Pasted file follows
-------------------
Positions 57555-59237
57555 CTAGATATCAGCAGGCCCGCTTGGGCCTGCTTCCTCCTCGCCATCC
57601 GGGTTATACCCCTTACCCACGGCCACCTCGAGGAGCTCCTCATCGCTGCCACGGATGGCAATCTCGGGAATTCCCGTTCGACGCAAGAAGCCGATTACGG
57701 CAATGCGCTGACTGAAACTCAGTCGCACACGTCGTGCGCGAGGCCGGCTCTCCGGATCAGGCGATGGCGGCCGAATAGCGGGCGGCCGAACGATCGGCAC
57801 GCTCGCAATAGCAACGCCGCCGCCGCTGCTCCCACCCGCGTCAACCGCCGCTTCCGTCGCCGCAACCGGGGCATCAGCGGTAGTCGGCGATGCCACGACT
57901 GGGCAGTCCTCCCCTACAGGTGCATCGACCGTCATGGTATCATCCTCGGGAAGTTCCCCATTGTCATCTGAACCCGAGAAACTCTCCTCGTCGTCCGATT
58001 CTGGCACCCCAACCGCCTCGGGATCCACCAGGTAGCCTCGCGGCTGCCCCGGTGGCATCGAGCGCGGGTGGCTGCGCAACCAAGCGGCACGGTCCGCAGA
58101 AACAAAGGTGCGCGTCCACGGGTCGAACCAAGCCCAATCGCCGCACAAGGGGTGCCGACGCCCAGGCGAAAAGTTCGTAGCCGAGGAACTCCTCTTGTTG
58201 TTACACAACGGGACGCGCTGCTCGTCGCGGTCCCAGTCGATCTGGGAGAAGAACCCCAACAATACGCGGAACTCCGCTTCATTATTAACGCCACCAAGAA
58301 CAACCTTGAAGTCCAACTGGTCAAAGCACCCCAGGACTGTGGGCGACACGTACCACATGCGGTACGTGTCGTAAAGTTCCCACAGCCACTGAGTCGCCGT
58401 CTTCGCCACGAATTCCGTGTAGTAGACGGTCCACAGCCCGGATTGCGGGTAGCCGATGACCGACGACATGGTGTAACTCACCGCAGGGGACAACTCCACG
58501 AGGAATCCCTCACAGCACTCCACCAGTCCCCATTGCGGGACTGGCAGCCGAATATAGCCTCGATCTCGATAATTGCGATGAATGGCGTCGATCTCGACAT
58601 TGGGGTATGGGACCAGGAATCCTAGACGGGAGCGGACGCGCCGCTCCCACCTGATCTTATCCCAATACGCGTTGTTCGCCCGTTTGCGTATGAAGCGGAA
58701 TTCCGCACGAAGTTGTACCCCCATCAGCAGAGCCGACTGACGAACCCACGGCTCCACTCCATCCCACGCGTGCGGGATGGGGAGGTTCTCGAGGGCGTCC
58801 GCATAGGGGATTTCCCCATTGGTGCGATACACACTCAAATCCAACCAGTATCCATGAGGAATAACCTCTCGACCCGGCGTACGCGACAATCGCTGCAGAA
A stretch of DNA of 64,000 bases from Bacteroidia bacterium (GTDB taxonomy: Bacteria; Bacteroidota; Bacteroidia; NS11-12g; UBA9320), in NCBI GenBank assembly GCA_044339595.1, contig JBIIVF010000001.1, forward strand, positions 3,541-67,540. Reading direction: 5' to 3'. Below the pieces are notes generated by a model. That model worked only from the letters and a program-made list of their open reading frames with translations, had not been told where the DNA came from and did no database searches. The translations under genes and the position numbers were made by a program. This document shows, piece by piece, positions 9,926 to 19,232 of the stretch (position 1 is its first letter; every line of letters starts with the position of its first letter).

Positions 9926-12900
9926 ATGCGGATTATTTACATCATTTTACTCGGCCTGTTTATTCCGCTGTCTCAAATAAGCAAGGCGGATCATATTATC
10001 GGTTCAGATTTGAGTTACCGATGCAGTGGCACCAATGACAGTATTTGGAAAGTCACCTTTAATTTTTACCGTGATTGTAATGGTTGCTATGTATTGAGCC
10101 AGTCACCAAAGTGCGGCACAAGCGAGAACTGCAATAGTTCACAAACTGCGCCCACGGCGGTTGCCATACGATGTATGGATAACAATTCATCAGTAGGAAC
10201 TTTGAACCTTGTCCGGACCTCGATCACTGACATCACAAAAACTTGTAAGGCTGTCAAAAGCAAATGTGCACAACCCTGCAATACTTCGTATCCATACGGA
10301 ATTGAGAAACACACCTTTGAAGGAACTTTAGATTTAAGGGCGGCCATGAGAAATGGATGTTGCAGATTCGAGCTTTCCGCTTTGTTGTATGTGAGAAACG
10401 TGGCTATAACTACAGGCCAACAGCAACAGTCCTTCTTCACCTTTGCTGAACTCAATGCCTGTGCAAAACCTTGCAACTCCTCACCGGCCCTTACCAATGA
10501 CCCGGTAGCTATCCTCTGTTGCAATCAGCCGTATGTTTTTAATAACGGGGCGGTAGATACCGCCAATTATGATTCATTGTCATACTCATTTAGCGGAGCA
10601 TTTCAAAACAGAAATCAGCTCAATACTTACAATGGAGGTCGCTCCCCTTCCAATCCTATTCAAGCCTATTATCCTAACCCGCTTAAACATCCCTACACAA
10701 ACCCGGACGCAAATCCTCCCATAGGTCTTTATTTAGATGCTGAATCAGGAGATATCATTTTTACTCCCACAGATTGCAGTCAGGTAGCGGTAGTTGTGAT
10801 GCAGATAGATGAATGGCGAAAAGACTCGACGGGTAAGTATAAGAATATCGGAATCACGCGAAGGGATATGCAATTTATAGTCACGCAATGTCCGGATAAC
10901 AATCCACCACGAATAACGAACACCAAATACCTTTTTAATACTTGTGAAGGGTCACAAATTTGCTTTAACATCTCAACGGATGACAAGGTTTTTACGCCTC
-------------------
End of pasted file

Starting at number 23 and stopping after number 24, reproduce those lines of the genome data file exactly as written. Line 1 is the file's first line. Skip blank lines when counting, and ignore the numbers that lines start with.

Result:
10401 TGGCTATAACTACAGGCCAACAGCAACAGTCCTTCTTCACCTTTGCTGAACTCAATGCCTGTGCAAAACCTTGCAACTCCTCACCGGCCCTTACCAATGA
10501 CCCGGTAGCTATCCTCTGTTGCAATCAGCCGTATGTTTTTAATAACGGGGCGGTAGATACCGCCAATTATGATTCATTGTCATACTCATTTAGCGGAGCA